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A Head Full Of Sick Stuff
by Robert Hood

Writing horror stories is definitely a suspect occupation. People look at you askance. "Why don't you write nice stories?" my mother asks periodically, and though I tell her my latest tale of surreal bloodshed is a nice story, she doesn't seem to believe me. Writing stories full of extreme behaviour, gore or even spooky disorientation encourages normal society to scowl at you and say things like: "Don't you think it's a worry that your head is full of all that sick stuff?"

But where do the strange ideas come from? Consider some of my stories, chosen more-or-less at random.

In January 1993, Chris Masters wrote to me asking for a 'gratuitously gory' story which he could include in a magazine of extreme horror (then to be called Severed Head). It seemed like an interesting proposition, so I let my imagination go, beginning with the image of someone up to his armpits in a living patient's brains and intestines - because such an image seemed at the time nicely gratuitous. As it turned out the story was indeed gory, though not gratuitous, I trust. It's both funny and nasty, depicting a faulty perception which mistakes death for life. The story, "Autopsy", was published in the first issue of Bloodsongs, and managed, along with one or two other pieces, to earn the magazine an R-rating and to get it banned in Queensland.

On the other hand, the story "You're a Sick Man, Mr Antwhistle" is a quiet, suggestive piece in which there is no blood, a sense of threat but no violence, and a mere ambience of perversity. It was inspired by evenings spent listening to prose, poetry and music in a pub at Bulli - evenings run by poet Deb Westbury. Sometimes Deb would get me to read my own work and more than once commented that I was "a sick man". This phrase joined with reflection on the subtle undercurrents of tension often existing even in a room dedicated to the finer things in life, and produced the story. It was published in the literary magazine Mattoid in Australia, and subsequently in the late Karl Edward Wagner's Year's Best Horror XIX.

"Peripheral Movement in the Leaves Under an Orange Tree" was suggested by walking to work through the botanical gardens at Keiraville in Wollongong. As my shadow passed over the ground by the side of the path the dry leaves would rustle, as tiny lizards disturbed by my presence ran for cover. The story explores a mind haunted by delusions, and is full of things half-seen and movement caused by unseen influences. It was published in Alfred Hitchcock's Mystery Magazine.

Then there's "Voyeur Night", a technological zombie story in a hardboiled detective mode, which examines the nature of guilt. Inspired by the literary impulse of wanting to mix the genres - and influenced by the sexist imagery of such stories-, it was subsequently published in the cross-genre anthology Crosstown Traffic.

"Dead End", doomed to be my most published piece of writing, is a textured murder story (complete with imaginary zombie) which looks wryly at relationships and won the Australian Golden Dagger Award - not a horror story as such, but some of the elements are there. It came from watching my brother and his wife renovate a terrace house in Annandale. On one occasion, while digging up the concrete that covered the back yard, they found a football sock. That sock became a dead footballer and the story was born.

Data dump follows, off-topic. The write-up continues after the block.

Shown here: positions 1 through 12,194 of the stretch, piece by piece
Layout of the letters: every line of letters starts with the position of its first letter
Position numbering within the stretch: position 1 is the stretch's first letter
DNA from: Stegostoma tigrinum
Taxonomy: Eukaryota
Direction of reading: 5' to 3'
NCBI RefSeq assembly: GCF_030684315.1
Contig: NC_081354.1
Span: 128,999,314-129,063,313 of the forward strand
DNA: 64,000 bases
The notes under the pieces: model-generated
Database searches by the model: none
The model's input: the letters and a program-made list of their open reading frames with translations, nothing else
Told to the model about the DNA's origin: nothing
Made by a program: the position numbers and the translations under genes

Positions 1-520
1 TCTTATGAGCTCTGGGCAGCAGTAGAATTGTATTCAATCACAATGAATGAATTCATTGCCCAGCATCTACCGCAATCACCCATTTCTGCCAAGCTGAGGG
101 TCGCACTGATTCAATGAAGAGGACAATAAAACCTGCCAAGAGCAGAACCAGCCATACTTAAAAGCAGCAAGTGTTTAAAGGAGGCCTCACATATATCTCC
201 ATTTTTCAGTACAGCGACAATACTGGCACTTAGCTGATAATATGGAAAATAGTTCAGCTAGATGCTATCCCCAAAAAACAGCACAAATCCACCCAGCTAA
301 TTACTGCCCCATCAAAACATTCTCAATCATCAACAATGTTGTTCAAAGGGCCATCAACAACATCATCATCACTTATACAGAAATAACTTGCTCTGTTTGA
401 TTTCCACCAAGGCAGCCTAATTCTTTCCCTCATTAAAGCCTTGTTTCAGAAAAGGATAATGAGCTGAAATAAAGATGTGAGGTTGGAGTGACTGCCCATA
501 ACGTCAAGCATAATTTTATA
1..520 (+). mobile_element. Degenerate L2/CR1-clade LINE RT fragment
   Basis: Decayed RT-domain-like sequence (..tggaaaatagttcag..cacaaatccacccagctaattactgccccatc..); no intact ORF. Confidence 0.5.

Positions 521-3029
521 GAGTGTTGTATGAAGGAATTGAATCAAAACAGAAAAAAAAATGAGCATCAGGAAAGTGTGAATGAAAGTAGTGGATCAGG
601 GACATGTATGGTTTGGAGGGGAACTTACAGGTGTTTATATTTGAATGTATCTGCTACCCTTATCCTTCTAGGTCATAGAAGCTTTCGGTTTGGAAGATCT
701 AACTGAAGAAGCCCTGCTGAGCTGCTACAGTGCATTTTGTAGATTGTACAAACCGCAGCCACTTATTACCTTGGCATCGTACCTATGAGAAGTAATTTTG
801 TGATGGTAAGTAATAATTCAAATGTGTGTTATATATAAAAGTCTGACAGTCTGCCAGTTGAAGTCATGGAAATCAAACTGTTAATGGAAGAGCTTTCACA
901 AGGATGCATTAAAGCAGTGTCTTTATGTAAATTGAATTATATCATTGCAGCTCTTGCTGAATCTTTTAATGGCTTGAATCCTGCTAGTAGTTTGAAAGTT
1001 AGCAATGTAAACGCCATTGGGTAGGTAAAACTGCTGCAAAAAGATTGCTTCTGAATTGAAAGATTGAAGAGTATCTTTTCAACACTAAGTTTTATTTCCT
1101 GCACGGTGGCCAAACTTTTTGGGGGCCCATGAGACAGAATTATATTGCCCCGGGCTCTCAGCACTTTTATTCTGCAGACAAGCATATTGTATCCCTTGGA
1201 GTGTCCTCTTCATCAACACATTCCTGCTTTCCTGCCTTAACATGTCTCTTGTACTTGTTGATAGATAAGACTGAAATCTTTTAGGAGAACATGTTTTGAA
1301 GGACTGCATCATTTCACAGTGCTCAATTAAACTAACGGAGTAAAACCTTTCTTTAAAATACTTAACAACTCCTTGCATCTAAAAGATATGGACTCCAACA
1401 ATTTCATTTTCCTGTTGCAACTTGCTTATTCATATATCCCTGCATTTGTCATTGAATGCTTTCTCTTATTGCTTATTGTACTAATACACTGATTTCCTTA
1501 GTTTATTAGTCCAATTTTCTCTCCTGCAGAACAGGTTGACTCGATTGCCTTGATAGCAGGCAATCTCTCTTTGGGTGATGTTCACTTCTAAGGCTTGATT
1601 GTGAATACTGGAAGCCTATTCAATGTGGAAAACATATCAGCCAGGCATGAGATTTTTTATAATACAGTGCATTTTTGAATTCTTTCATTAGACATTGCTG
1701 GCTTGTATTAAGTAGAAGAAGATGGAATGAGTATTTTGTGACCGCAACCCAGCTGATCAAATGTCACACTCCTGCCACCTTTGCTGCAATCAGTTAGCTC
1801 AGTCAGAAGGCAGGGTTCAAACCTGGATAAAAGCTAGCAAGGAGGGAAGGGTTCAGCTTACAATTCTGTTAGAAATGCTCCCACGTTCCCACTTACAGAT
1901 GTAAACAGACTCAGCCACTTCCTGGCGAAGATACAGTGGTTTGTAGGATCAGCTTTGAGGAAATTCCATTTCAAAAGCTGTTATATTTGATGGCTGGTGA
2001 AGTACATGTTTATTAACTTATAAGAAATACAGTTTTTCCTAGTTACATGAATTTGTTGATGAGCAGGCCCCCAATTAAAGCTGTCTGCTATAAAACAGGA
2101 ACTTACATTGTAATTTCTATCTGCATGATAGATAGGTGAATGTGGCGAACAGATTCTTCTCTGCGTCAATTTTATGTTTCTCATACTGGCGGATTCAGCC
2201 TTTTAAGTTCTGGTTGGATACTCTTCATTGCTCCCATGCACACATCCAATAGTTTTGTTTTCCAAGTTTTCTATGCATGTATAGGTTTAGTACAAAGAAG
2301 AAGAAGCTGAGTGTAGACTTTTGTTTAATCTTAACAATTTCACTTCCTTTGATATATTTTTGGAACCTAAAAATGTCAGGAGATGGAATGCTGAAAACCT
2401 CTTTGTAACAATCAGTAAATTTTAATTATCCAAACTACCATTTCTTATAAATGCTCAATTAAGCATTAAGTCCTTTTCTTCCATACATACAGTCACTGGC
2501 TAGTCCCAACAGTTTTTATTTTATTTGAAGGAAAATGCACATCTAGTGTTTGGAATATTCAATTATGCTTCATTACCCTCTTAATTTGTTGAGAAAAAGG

"Sandcrawlers", which was written for the fictionalised true-crime anthology Case Re-opened, is essentially a crime story based on the Wanda Beach murder case from the 70s - for me it is also one of the most horrific things I've written. The concept itself gave the story its impetus and its themes of revenge and culpability arose from the writing.

"Nasty Little Habits", appearing in Dark Voices 3 and re-printed in my collection of ghost stories, Immaterial, arose out of frustration caused by my exuberant and bad-habit-ridden 8-year-old son. Though he was simply doing what all kids do and I shamelessly exaggerated his behaviour in the story, the feelings evoked were universal enough to make response to that story particularly favourable among parents. The mixture of anger, frustration and guilt proved quite potent.

On the other hand, the surreal and very weird "Rotting Eggplant on the Bottom Shelf of a Fridge" (published in Eidolon) was simply inspired by a rotting eggplant on the bottom shelf of my fridge, and by thoughts on the nature of coincidence. The title here came first and meditation upon that produced the story.

I could go on, but you get the idea. These stories, all arguably horror stories, sprang from different sources and are differently inspired, with thematic aims that are similar only in so far as they deal with darker aspects of life and reality or with the breakdown of normality. None of them were specifically designed to horrify. Some did not set out to do so at all. Their basic impulses, and achievements, are those of all literature.

So where do the ideas come from? The short answer is, I suppose, "From life". As for the long answer, which involves consideration of my personal experience, the forms of rationalisation that I give to it and the imagery with which I clothe it - that will have to wait for someone much more objective than I.


2002 Robert Hood


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